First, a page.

I am trying to make dill rolls and I am following the recipe but cut it in half. Instead of margarine I used butter and vegetable oil. Those were the only changes I made. I also used the kitchen aide dough mixer and mixed it for about 3-5 minutes. I let it rise and it doubled in size, but for the second rise my dough went flat. It never rises again. It also would not brown and did not taste good at all. What am I doing wrong? I'm at normal altitude. I have included the link for the website.
I can't say what you did wrong or if it was the yeast at fault as suggested as we can only go by your results. I'm not so sure the yeast would be faulty though since you said it doubled in the first rising.
They look like they 'sort of' rose but more sideways since they're melded against one another. Or did you put them touching each other to begin with? The baked buns in the link have a wide spaces between them so if you spaced them that way, the did rise but not properly.
If you left spaces between them and they spread out when rising but didn't hold their shape, how soft was your dough? Softer dough with higher hydration don't rise high and keep their shape as well as lower hydration doughs.
If that doesn't fit your dough, is it possible that the temperature used in your first rising was too warm? A couple of times when I was trying to hurry the process (even though I know better), I've subjected the dough to too much heat. It rose quickly and doubled in bulk but most of the yeast was killed. The second rising didn't go well with most of the yeast dead. Is it possible you did something similar?
Sorry to ask questions instead of giving a concrete answer but all we can do, from our end, is guess and hope something fits. Looking carefully at your photo, there are air pockets like bread should have but with a mix of small and big spaces like dough with high hydration has. The surface of the buns are uneven too. When you shaped the buns for the second rising, we're they rounded and smooth like the unbaked buns in the link?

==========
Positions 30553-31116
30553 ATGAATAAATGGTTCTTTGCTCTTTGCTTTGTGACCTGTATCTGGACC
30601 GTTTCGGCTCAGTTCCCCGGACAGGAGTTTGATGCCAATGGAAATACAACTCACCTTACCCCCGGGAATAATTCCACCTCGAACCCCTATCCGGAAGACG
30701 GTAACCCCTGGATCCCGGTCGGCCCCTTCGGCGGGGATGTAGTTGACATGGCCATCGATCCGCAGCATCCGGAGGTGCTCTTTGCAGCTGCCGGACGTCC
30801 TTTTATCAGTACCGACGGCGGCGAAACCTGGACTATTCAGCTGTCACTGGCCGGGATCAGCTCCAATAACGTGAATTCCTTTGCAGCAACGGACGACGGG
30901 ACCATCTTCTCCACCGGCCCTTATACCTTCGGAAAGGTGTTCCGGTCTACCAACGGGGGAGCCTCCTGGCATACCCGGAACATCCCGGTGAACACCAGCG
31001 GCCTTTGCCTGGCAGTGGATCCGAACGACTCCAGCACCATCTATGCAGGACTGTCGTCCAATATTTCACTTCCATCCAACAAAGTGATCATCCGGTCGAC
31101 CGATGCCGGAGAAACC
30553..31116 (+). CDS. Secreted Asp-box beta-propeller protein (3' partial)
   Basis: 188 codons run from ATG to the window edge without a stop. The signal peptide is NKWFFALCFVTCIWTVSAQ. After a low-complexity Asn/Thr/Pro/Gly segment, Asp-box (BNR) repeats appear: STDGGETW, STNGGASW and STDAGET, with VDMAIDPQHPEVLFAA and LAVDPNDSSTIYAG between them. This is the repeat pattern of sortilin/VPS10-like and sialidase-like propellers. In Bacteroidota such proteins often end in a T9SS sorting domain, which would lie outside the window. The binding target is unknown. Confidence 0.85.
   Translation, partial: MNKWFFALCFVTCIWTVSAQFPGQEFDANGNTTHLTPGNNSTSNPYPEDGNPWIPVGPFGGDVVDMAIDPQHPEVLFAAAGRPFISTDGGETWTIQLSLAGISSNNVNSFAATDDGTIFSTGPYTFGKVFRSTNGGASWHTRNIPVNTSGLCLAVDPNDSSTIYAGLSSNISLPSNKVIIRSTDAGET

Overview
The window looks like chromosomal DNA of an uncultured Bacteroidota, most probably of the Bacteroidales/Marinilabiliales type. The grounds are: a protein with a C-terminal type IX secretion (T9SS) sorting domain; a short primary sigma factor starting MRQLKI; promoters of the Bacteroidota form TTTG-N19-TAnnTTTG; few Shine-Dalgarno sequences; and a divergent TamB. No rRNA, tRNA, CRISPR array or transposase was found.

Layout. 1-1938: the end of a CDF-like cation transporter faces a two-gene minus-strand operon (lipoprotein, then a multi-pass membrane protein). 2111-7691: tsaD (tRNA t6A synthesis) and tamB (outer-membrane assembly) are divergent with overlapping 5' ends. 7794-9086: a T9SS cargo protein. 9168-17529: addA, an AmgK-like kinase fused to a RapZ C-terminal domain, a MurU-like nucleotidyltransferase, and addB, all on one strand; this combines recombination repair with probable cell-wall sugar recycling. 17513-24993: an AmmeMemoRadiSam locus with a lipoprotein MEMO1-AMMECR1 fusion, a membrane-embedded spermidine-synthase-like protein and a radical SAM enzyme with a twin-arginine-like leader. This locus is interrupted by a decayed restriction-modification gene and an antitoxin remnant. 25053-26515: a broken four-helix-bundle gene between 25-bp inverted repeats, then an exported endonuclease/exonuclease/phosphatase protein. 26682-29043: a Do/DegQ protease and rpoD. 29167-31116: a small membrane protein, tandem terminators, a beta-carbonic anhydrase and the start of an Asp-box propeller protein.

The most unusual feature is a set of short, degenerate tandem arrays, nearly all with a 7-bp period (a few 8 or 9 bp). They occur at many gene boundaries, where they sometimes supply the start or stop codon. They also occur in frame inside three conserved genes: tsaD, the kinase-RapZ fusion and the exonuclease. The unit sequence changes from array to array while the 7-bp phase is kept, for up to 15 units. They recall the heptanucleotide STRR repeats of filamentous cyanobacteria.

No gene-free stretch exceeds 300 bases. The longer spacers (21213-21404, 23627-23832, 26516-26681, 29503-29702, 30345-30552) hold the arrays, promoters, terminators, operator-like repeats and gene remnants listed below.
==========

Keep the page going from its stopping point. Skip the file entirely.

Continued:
Hopefully if you provide more information, others may see other possible reasons.
It is hard to say based on your minimal description. Please give a detailed step by step description of your process.
Kitchenaid mixers are great all around machines but they are not great at bread mixing. I always finish my dough's by hand on the counter to avoid long mixing times overheating the dough. 3 to 5 minutes in a kitchenaid is not enough to get proper gluten development in my experience. Once you have finished kneading the dough on the counter you then need to place the dough in a lightly oiled bowl for the the "first rise", you want it rise but not to much as you can exhaust the yeast ( it appears to me that you have a dough that was not fully developed AND you let it go to far on your "first rise".)
You let it rise in the bowl close to but not until doubled, you want to be able to poke your finger into the dough and have it spring back some but not to much or to fast and if it seams to collapse and not spring then it has gone to far. You then fold the dough ( punch down ) and turn it and let it rise to the same point again.
Now you are ready to turn it out onto your bench (counter) and weight it ( divide it) into the loaves or roll sizes you need, cover it and let relax for about ten minutes and then form into loaves. You let it rise until it is ready to bake, again you use the finger test as you do not want to let it go to far. This is a slightly different feel then your first rise. testing the dough's spring is an acquired skill and you will get a feel for it ( pun intended ) the more you bake. I was baking bread as i wrote this, here is a photo.